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Klaus Mayer



Dept. of Botany & Microbiology, College of Science, Building (5)

Office: 2B33

Telephone: 4677257

Project Title

Transcriptome based systems biology of drought and salt stress in Phoenix dactylifera and Atriplex halimus

Project Summary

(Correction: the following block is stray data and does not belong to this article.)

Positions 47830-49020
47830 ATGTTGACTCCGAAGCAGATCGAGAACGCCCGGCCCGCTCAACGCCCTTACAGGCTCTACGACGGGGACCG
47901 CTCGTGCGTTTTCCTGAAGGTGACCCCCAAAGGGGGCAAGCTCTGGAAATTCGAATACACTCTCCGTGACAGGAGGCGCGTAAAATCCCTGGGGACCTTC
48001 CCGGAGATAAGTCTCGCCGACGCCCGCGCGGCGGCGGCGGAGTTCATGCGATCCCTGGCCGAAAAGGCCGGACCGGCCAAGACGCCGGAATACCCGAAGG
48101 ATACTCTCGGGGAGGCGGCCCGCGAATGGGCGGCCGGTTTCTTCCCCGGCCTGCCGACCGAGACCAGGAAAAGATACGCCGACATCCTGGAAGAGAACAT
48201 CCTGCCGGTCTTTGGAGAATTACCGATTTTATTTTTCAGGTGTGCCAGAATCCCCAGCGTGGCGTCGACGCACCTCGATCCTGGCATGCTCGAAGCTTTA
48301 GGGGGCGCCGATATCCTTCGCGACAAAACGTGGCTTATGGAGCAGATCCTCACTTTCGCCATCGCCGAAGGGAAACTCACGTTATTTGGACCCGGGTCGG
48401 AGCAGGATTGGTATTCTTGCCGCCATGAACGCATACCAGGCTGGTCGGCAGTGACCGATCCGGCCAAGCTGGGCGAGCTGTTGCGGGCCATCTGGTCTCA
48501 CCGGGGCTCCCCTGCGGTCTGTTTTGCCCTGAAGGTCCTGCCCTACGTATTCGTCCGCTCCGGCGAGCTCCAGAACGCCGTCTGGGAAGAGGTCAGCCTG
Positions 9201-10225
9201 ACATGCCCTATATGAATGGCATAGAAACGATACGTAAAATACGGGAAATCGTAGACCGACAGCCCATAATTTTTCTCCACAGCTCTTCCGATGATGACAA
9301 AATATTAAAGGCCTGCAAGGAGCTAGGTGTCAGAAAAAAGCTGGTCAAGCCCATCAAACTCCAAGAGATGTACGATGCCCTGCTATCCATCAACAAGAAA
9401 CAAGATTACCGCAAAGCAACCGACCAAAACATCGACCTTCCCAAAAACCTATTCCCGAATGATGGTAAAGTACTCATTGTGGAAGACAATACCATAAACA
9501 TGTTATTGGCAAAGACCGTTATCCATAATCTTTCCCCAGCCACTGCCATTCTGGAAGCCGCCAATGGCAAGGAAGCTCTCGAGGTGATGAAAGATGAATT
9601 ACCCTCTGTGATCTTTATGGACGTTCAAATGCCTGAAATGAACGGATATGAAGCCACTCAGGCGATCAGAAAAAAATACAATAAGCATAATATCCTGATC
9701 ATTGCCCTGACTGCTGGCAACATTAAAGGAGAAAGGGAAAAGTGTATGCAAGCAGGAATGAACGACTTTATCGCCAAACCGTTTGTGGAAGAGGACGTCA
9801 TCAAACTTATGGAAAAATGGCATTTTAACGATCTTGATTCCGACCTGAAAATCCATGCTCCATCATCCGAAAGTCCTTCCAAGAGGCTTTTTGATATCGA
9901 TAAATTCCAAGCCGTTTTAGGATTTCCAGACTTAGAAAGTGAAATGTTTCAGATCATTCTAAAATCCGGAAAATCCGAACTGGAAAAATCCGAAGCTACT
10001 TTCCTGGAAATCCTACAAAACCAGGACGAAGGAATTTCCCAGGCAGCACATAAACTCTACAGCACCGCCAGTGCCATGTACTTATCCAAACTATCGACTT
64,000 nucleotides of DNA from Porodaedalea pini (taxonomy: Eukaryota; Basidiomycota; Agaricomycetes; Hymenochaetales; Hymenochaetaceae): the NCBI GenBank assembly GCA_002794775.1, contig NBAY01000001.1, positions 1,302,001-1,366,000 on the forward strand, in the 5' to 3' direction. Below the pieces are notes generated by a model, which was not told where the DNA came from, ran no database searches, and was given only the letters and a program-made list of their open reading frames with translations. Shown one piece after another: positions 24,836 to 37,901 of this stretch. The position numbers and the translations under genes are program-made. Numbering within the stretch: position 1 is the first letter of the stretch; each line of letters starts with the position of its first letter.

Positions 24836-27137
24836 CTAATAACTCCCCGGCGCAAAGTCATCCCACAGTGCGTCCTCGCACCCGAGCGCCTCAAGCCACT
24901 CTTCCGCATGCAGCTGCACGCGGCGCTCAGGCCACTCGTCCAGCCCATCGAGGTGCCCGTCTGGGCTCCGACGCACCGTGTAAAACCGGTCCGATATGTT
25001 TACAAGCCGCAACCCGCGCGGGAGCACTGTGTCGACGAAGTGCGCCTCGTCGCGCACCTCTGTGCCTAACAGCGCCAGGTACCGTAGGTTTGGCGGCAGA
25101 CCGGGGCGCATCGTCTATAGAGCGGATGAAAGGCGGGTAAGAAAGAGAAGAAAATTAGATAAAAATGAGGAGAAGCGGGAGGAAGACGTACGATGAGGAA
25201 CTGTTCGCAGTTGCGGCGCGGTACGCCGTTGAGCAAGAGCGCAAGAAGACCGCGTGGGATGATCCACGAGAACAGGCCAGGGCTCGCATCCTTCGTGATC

Plants have adopted to a wide range of environments and have developed/evolved molecular mechanisms that allow them to cope with harsh environments. While cultured crops in moderate environments show allelic and SNV caused variations in their adaptation to particular environmental stresses adaptation to extremes is uncommon. To gain understanding of underlying molecular mechanisms that allow “extremophile” plants to cope with harsh conditions studying the functional molecular output and constrasting it with functional response of molecular circuits in moderate conditions will allow to gain an understanding of molecular circuits that have evolved or have been adopted to cope with environmental stresses. A functional understanding will allow insights into evolutionary constraints, molecular circuits, mechanisms and strategies of Phoenix dactylifera and Atriplex halimus to cope with environmental challenging conditions. These new insights will be form an important foundation for improved breeding and cultivation of date palm and might as well trigger new insights and developments for targeted adaptation for crops in moderate climates.